Every year in the United States, more people die from drug overdoses than are killed in vehicle accidents.

But if it was possible to find a cure that was as simple as a shot, such as the one you get for chickenpox or measles?

It’s something that experts at the National Institute on Drug Abuse are working on, according to Health and Human Services Secretary Tom Price.

According to experts, while any such treatment approach may still be years away from being safe for testing on people, the potential is exciting.

“Essentially, we’re using our own immune system,” says the author “Dr. Vicky Buckles, an addiction and substance misuse expert at the University of South Florida, shared her thoughts on the subject.

However, unlike other vaccinations, which are meant to train the body to combat an invading organism, this one would educate the body to react to the drug before it reaches the brain and creates a high, according to Buckles, who added that this would be different from previous vaccines.

“When a drug enters the body, our bodies do not respond until the material reaches the brain,” says the author,” she said. We would have anti-bodies that would respond as soon as a chemical was introduced into the body, eliminating the need to travel through the brain.

The fact that medication molecules are even smaller than viruses, which are already microscopically tiny, means that a vaccine would have to make them larger in order for the immune system to recognize them. Buckles described the medication as if it were Pac-Man, eating it up before it could have any effect.

“It is no longer available to the brain at that point.

Treatment with various medicines would need the use of different vaccination strains. Although it has been promoted as a preventive therapy for addiction, experts have expressed concern that it should not be considered as such.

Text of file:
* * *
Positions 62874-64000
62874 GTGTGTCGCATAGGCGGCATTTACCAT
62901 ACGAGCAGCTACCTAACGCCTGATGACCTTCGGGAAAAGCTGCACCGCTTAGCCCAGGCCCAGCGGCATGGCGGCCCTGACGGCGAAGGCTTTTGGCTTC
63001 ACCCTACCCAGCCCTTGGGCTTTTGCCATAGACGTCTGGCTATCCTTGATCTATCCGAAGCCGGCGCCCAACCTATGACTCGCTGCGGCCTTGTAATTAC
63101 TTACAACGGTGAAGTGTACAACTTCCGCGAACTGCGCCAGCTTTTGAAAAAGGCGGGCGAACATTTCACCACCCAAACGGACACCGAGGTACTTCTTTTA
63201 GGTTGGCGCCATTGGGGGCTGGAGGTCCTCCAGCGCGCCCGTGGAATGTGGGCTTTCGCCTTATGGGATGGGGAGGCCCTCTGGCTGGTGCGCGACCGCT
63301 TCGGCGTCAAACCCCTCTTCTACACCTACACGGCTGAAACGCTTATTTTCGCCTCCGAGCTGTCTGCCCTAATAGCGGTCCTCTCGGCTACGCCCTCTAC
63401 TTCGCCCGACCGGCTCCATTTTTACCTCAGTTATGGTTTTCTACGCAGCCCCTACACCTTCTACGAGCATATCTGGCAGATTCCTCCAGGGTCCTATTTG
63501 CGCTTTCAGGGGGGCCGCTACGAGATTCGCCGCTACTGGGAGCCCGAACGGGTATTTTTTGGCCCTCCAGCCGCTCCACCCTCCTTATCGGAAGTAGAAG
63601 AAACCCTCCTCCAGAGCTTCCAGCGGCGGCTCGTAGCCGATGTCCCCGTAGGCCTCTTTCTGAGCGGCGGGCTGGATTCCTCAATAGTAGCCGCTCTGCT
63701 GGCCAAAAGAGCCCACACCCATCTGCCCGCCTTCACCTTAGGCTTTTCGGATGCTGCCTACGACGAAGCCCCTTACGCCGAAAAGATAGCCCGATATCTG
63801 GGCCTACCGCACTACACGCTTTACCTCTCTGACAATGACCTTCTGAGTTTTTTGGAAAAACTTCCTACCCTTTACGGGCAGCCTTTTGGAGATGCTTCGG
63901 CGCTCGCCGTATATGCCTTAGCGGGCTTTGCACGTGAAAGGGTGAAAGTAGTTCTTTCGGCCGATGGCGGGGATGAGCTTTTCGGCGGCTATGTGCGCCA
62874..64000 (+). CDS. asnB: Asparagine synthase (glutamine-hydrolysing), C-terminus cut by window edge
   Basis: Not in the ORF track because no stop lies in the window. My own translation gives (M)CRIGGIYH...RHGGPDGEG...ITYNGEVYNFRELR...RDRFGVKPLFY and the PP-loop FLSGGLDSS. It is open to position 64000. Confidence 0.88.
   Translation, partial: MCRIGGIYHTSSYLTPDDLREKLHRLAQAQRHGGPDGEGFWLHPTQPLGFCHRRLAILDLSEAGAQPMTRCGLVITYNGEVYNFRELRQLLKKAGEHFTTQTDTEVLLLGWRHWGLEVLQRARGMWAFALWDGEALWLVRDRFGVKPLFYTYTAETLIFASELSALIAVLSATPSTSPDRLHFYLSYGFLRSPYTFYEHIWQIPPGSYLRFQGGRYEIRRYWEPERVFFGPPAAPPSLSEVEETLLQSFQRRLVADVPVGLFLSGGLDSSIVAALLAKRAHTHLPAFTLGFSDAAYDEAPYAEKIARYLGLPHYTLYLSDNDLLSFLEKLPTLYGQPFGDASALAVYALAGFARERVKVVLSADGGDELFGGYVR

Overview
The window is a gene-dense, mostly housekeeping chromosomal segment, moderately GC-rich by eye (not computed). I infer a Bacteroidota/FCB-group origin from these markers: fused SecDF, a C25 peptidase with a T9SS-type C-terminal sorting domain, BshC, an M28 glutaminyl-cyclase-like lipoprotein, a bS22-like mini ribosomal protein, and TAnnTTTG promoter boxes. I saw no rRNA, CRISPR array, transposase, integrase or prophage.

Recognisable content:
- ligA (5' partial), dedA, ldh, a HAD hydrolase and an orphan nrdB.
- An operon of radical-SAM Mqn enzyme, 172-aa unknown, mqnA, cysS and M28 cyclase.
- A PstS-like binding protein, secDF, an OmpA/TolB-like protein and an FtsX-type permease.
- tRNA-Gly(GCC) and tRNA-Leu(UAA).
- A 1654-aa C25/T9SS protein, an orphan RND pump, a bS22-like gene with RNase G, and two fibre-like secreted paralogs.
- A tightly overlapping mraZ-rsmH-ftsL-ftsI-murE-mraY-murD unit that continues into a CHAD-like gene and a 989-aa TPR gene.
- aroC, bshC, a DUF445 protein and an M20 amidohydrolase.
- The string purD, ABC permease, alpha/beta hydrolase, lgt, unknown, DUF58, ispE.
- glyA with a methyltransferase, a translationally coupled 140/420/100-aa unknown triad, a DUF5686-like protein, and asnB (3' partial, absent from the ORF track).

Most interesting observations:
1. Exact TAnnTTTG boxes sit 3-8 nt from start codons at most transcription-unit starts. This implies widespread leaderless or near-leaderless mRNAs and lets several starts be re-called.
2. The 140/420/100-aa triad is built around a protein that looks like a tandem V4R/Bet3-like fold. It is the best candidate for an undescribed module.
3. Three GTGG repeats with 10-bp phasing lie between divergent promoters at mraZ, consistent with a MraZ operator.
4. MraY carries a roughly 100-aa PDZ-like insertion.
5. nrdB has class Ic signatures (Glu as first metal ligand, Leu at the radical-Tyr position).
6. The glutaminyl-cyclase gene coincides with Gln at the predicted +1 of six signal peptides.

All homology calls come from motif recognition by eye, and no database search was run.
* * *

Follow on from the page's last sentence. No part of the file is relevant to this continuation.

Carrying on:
For Max Kotler, a 23-year-old recovering addict, the road to recovery is a familiar but difficult one. He became addicted to pain relievers at the age of 14, and by the time he reached his twenties, he had become addicted to cocaine as well.

“When I was using, I was willing to go to any length to achieve that next high ““It gradually evolved to the point where I was using it every day,” Kotler explained. My body wasn’t even close to being in a healthy state when I had to get up and use it.”

Two years ago, he made the decision to seek treatment after watching his goals diminish while witnessing the deaths of several of his friends as a result of overdosing.

The amount of alcohol that I was consuming today seems absurd when I think about it.””

Since then, with the assistance of support groups, he has maintained his sobriety.

And, while he feels the concept of an “addiction vaccination” has potential, he is also skeptical of the idea, claiming that such a therapy overlooks the underlying causes of addiction.

“It’s incredible that they’ve been able to put something like that together, but the entire foundation of rehabilitation is admitting that I had a problem in the first place “he explained. “Going through a rehabilitation program alters one’s perspective; it is no longer only about the drugs.”

It would be distinct from some of the therapies now accessible to addicts, such as suboxone or methadone, in that it would prevent addiction from occurring. Those operate by binding to drug receptors in the brain to prevent the drug from entering the brain, but the suggested vaccination would prevent the drug from entering the brain at all.

It is expected that any addiction vaccine will not be licensed for use in humans for at least another decade, if not longer, according to the researchers.

Online fundraising in support of the Scripps Research Institute is presently running on crowdrise.com with the title “Support Heroin Vaccine Research at the Scripps Research Institute.”” So far, more than $32,000 has been raised toward the organization’s $60,000 fundraising target.